- "Thousands welcome 16 Air Assault Brigade home from Afghanistan". Ministry of Defence. 8 June 2011.
- "16 Air Assault Brigade". Ministry of Defence (United Kingdom). Archived from the original on 18 October 2012. Retrieved 18 June 2010.
- "Men who made the ultimate sacrifice". The Telegraph. 26 June 2003. Retrieved 1 November 2015.
- "DSEI 2015: UK Airborne Brigade moves to Central Army Command". janes.com. Retrieved 1 November 2015.
- Janes Defence Weekly, 23 September 2015, Tim Ripley
- "The Formation of Pathfinder Platoon for 5 Airborne Brigade". Archived from the original on 25 October 2014. Retrieved 25 October 2014.
- Blakely, David (2013). Pathfinder: A Special Forces Mission Behind Enemy Lines. Orion Publishing.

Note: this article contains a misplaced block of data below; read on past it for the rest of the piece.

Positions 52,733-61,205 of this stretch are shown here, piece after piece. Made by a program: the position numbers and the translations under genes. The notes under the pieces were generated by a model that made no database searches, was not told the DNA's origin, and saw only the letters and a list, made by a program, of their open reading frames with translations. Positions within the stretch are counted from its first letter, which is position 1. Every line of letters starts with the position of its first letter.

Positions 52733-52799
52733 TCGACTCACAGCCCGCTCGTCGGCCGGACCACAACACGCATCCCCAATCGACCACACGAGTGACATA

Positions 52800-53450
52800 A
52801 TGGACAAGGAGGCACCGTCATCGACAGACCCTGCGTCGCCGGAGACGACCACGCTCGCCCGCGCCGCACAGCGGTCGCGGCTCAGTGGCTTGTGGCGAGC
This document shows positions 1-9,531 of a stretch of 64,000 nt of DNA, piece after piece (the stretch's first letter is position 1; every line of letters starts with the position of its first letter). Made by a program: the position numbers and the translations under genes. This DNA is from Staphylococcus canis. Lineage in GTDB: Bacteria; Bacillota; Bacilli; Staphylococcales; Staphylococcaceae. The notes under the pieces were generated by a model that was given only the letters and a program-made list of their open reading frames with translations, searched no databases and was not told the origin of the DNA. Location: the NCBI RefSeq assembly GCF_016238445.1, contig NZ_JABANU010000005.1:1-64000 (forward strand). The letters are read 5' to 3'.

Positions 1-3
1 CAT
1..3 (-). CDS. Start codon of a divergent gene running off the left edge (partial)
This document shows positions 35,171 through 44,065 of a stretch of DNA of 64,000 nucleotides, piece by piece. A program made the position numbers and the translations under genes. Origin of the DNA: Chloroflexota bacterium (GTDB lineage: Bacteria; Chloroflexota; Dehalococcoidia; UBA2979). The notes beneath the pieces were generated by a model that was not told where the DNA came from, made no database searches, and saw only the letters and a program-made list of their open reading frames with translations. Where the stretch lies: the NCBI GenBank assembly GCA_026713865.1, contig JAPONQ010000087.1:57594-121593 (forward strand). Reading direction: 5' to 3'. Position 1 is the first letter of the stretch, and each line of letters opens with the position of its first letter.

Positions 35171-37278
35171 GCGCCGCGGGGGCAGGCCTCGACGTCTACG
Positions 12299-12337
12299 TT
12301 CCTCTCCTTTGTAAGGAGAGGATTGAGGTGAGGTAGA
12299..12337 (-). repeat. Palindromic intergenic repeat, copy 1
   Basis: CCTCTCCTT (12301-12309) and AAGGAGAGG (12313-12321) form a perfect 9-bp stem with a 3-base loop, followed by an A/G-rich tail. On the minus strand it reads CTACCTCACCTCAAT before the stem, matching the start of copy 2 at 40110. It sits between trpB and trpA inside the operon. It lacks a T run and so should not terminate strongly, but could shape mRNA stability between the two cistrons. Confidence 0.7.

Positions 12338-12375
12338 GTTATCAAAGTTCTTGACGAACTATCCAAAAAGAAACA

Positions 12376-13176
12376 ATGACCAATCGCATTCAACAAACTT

- "Warrant Officer Class 1 (RSM) Darren Chant, Sergeant Matthew Telford and Guardsman James Major killed in Afghanistan". Archived from the original on 14 August 2010. Retrieved 2 August 2010.
WO1 (RSM) Chant was born in Walthamstow on 5 September 1969. He completed his basic training at the Guards Depot, Pirbright, in 1986 and was deployed to South Armagh, Northern Ireland, in 1993. After an attachment to the Pathfinder Platoon from 1997 to 1999, he returned to the 1st Battalion Grenadier Guards
- "Fact file: 16 Air Assault Brigade". BBC News. 2003-02-26. Retrieved 18 June 2010.
- "Paradata". Retrieved 25 October 2014.
- Harding, Thomas (1 April 2005). "RAF 'not good enough' for SAS parachute training". The Daily Telegraph. London. Retrieved 18 June 2010.
- Ferguson, p.34
- "Paras Reinstate Wartime Pegasus Badge". www.forces.tv. ForcesTV.
- SAS hero quits with a parting shot over army cuts Daily Mail, 8 June 2008
- War in Afghanistan cannot be won, British commander Brigadier Mark Carleton-Smith warns The Telegraph, 5 October 2008
- Ferguson, Gregory (1984). The Paras 1940–84, Volume 1 of Elite series. Oxford, UK: Osprey Publishing. ISBN 0-85045-573-1.
- 16 Assault Brigade on British Army official website